Exploring some of the complexities of planning on ‘communal land’ in the former Transkei
‘The land question’ in South African national politics continues to dominate partypolitical battles. However, most of these battles refrain from engaging with ‘communal’ landholdings that are under the custodianship of traditional leaders. Of further concern, the legislation not only remains ambiguous about traditional leaders’ land administration functions and powers, but it is also conceptualised within Western frameworks. Ambiguity and Western centricity, in turn, hinder planning efforts and municipal service delivery in South Africa’s rural regions, while residents continue to live without tenure security and enhanced socio-economic prospects. By focusing on ‘communal land’, this article revisits African indigenous land laws, in order to gain a deeper understanding of contemporary tenure practices on ‘communal’ landholdings. The article identifies some of the planning complexities found in former Transkei. Possible recommendations include following an area-based approach to planning where community property associations (or similar structures) are explored with residents of some ‘communal’ landholdings, while traditional leadership structures are explored in other contexts. All role players should thus have equal decision-making powers over local land administration and development.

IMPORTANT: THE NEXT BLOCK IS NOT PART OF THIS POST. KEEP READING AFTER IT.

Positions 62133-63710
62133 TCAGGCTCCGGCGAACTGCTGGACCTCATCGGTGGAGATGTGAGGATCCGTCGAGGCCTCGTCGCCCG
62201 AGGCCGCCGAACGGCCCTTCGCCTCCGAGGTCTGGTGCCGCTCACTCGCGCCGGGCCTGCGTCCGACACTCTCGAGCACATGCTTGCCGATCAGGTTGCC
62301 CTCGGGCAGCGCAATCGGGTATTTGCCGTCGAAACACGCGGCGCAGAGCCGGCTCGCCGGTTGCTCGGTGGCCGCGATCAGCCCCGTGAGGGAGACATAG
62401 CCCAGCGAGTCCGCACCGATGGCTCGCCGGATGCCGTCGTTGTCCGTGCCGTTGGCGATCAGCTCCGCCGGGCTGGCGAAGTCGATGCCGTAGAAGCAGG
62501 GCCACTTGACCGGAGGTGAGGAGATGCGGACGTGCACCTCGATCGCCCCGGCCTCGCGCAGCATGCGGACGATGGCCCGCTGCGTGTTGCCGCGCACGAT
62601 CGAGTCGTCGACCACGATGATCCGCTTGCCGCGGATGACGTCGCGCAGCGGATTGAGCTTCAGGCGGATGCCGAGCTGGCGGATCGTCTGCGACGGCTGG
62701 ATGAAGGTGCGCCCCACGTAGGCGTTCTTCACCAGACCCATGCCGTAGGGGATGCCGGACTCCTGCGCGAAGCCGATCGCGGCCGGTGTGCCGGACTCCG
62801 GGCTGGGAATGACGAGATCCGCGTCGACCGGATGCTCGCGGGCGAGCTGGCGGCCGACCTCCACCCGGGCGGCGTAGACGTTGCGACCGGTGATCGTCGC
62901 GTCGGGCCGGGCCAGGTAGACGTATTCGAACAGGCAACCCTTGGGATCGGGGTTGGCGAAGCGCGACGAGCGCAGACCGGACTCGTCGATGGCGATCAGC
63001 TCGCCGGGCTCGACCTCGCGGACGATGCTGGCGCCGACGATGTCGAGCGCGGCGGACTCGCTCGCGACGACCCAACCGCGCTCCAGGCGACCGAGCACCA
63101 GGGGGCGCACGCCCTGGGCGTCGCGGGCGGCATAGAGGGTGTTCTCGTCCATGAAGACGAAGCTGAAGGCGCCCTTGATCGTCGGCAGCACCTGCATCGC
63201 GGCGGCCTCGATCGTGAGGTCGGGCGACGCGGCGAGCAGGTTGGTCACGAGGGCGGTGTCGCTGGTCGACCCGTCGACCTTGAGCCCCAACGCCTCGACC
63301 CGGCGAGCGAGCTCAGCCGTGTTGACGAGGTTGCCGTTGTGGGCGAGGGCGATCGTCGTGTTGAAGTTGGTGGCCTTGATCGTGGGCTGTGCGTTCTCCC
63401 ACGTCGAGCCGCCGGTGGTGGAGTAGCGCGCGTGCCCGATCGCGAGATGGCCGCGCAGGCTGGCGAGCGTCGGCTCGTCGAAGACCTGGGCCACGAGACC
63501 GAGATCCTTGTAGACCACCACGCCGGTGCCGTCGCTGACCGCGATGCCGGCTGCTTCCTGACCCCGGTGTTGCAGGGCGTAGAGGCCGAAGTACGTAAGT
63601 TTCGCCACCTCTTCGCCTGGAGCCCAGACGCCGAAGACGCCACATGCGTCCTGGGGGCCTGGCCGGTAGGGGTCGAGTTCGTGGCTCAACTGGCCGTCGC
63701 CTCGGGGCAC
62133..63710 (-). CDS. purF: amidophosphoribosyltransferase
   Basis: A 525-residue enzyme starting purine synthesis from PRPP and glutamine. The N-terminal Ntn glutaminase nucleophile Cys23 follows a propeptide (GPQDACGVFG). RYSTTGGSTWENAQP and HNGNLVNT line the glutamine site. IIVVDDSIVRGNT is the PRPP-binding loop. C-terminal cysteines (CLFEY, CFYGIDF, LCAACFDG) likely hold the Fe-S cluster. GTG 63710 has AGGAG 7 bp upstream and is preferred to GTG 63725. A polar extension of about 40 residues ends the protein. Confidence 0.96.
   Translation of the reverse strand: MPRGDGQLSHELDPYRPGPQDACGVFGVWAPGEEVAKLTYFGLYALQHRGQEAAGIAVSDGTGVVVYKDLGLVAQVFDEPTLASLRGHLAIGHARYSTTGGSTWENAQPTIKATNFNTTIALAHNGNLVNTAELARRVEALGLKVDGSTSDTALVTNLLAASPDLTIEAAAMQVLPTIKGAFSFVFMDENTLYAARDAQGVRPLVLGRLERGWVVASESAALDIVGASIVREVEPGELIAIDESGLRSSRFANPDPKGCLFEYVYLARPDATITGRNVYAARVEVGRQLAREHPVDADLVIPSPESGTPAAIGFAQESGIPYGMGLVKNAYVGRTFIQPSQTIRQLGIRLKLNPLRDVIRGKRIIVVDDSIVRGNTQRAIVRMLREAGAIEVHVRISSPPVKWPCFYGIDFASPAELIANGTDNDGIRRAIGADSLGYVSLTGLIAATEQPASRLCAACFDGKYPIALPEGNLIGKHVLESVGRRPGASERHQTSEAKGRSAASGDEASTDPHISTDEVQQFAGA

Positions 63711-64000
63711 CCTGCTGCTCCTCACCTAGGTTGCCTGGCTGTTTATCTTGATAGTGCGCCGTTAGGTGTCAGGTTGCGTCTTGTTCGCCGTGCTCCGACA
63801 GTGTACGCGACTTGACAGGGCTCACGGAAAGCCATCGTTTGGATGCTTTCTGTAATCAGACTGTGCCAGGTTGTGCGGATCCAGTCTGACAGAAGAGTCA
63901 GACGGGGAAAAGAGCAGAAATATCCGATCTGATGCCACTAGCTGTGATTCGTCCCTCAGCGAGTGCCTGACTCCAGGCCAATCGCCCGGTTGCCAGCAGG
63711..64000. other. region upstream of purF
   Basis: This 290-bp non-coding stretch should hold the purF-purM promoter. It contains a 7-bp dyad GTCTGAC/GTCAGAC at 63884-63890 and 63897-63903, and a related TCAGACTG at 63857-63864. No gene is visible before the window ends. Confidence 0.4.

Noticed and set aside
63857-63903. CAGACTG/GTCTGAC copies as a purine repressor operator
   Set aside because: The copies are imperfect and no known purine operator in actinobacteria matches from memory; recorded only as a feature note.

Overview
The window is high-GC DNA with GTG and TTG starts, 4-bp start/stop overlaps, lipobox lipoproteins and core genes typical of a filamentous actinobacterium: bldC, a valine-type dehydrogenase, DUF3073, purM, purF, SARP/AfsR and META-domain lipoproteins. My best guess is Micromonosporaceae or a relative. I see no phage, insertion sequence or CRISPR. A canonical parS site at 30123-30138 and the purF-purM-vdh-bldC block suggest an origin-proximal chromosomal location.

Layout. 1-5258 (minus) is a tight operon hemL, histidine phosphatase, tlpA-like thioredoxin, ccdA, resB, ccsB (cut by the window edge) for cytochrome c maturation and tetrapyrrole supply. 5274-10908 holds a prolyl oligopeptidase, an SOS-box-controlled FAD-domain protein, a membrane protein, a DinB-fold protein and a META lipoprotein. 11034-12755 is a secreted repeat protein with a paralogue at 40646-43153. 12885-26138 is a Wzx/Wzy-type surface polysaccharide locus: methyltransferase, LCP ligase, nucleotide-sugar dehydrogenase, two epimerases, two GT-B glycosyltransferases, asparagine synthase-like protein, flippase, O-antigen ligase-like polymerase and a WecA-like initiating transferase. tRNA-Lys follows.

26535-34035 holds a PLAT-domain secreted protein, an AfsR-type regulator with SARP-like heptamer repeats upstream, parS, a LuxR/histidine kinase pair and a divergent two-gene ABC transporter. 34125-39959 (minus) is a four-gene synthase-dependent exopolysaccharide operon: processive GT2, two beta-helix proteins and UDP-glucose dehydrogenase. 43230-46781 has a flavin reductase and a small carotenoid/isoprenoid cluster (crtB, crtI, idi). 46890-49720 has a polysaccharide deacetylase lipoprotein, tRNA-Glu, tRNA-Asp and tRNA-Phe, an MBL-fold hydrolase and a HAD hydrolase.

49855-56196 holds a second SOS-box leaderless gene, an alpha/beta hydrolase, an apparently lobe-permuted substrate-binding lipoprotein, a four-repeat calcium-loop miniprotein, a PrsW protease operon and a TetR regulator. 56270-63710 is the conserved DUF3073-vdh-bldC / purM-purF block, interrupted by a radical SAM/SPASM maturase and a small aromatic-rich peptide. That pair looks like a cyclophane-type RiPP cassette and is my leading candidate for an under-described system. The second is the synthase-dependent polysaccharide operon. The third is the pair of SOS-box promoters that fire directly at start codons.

Copyright: Copyright is transferred to the author(s) when an article is accepted for publication.
Publishing rights: When an author/s publish an article in Town and Regional Planning, the author/s enter into a non-exclusive publishing agreement. This means that author/s may upload a second copy to institutional repositories.
All articles are published under a Creative Commons Attribution Licence (CC BY 4.0); readers are welcome to reproduce, share and adapt the content without permission provided the source is attributed.
Disclaimer: Views and opinions expressed in this article are those of the author(s). Publication thereof does not indicate that the Editorial Staff or the University of the Free State accept responsibility for it.